• Alfred Russell Wallace independently discovered natural selection. He deserves more credit than he gets.
  • You can't get very far in science by trying to explain one mystery with another mystery.
  • Trying to ascribe a numerical value to how much genes or environment impact the outcome misses the point. Both impact it and the percentage to which it impacts it can vary widely. The key is to realize they are connected and not to worry about some single numerical value. Psychologists often make this mistake – especially when discussing IQ as a single trait.
  • The PKU example showcases how the same problem can appear completely genetic or completely environmental under different conditions.
  • How it is possible for neural circuitry to embody meaning is one of the great unsolved mysteries of neuroscience.
  • The three bones in the inner ear of mammals – the malleus, incus, and stapes – actually evolved from the jaws of reptiles, which have three bones in their jaw rather than the one bone (mandible) in mammals. It's fascinating how many functions in the body would never have been designed that way from scratch, but just resulted from “works for now” evolutionary adaptations.
  • There seem to be some universal factors in the recognition of beauty. For example, tropical male birds developed remarkably beautiful feathers to attract females of their own species, but humans find them beautiful as well and use them in headdresses. Perhaps there is a fundamental “truth” of aesthetics that speaks to all creatures.
  • Bowerbirds create very detailed nests in an effort to court a mate. They are even original artists with different birds (within the same species) having different aesthetic tastes and styles. Another interesting example of how beauty might have some fundamental principles that extend outside the human concept of art.
  • Three questions to ask when analyzing any human trait. 1) What is the internal logical structure of the trait you are looking at? 2) Why does the particular trait have the structure it does? What did it evolve for? 3) How is this trait mediated by the neural machinery in the brain?
  • Knowing the small details doesn't mean you comprehend the whole picture.
  • Vision evolved to discover and respond to objects: recognize them, eat them, catch them, or mate with them quickly and reliably.
  • Ramachandran refers to a phenomenon known as The Peak Shift Effect, which is also called supernormal stimuli by other experts. It seems like a very powerful concept to me. It essentially says that the brain learns certain rules for discriminating between things and that if you present the brain with an exaggerated version of that rule, it strongly prefers it. Tinbergen’s famous studies on herrings provide a good example. Baby herrings will peck at a red spot on their mother’s beak when they want food. If a research presents a fake beak with three red spots, then the baby herring goes berserk. This supernormal stimuli is preferred by the brain as if the baby bird is saying, “Wow! What a beak.”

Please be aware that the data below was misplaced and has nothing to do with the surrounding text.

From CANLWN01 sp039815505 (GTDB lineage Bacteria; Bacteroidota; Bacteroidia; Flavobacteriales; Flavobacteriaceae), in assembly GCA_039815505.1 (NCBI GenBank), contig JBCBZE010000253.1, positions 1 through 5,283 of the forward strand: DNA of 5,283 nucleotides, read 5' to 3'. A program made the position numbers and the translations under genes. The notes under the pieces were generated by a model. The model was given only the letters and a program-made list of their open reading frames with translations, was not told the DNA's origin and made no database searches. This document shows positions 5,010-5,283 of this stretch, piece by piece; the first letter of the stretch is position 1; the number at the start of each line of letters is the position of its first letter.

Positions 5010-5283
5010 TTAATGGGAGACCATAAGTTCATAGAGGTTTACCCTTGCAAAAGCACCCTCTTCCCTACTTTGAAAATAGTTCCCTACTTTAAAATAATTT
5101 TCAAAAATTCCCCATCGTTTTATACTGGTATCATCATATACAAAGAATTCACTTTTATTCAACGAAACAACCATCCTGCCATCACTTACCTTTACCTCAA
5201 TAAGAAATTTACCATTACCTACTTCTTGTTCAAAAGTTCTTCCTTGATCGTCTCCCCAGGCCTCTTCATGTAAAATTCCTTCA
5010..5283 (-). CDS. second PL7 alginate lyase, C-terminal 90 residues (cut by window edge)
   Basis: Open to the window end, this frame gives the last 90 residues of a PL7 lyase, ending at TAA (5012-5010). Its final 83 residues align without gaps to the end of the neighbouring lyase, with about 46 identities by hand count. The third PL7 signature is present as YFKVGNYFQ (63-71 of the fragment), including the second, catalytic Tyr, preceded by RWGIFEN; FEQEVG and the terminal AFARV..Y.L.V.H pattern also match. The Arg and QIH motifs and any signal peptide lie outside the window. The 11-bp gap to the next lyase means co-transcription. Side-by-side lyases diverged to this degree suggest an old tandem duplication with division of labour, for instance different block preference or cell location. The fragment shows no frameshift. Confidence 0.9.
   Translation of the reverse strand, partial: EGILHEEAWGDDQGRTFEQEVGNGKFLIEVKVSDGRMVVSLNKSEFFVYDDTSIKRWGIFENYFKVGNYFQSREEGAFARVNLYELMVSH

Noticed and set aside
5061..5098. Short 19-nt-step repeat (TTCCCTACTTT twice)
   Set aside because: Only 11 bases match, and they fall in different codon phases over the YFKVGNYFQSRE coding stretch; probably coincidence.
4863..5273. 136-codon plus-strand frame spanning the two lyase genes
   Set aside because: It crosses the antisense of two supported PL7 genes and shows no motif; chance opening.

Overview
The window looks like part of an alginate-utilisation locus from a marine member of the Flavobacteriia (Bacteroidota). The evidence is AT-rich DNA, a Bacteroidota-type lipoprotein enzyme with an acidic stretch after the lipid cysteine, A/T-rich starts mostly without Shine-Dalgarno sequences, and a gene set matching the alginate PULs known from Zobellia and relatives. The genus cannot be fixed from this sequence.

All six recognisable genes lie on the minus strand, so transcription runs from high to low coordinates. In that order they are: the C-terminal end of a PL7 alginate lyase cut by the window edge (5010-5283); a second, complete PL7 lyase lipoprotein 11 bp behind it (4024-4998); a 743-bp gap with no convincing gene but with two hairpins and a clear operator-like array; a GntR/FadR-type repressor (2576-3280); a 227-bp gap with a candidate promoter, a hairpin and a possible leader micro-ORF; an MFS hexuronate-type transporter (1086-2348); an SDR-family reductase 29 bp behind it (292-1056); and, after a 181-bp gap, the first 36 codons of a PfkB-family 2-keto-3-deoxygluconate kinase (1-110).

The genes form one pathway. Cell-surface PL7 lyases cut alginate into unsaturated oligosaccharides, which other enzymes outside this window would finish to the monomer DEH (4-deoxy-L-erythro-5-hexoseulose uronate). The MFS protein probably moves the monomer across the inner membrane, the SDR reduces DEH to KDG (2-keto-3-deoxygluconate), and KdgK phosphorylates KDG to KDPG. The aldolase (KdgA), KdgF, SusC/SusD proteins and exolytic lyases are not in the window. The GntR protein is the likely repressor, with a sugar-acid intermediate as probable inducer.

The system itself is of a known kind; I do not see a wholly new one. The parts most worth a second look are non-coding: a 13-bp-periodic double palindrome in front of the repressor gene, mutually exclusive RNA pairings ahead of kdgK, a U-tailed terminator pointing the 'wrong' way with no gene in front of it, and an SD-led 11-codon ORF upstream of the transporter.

• Caricatures are an example of supernormal stimuli in human art. Caricatures amplifying the features of a given face. Also, many female sculptures have exaggerated breasts and hips, which seems to be preferred by our brains.
  • Most theories are stated in a way that doesn’t even allow them to be tested or proven wrong. This isn’t really science. It’s just conjecture. Science requires you to state a hypothesis (or theory) and then develop an experimental way of testing to see if it is confirmed or refuted.
  • There are three ways to test ideas about peak shift (and other supernormal stimuli). 1) Galvanic skin response (GSR) tests, 2) recording nerve impulses from single nerve cells in the visual area in the brain, 3) utilizing your “laws” or hypotheses to create more reliable, consistent, or successful results.
  • Your brain has 100 billion nerve cells, but only a small subset can be active in any given instant. (How many, exactly?)
  • Ramachandran conducts an interesting exercise in class where people must rank three drawings of a horse. One drawn by an autistic seven year old is often preferred to one down by Leonardo DaVinci. (The three pictures.)
  • The Isolation Principle. There appears to be some aspect of isolation in the brain that can lead to enhanced creativity. For example, when autistic children have damaged or poorly functioning areas of the brain it often opens up the ability for one area (like the right parietal lobe) to receive more attention and results in remarkable creativity (like drawing).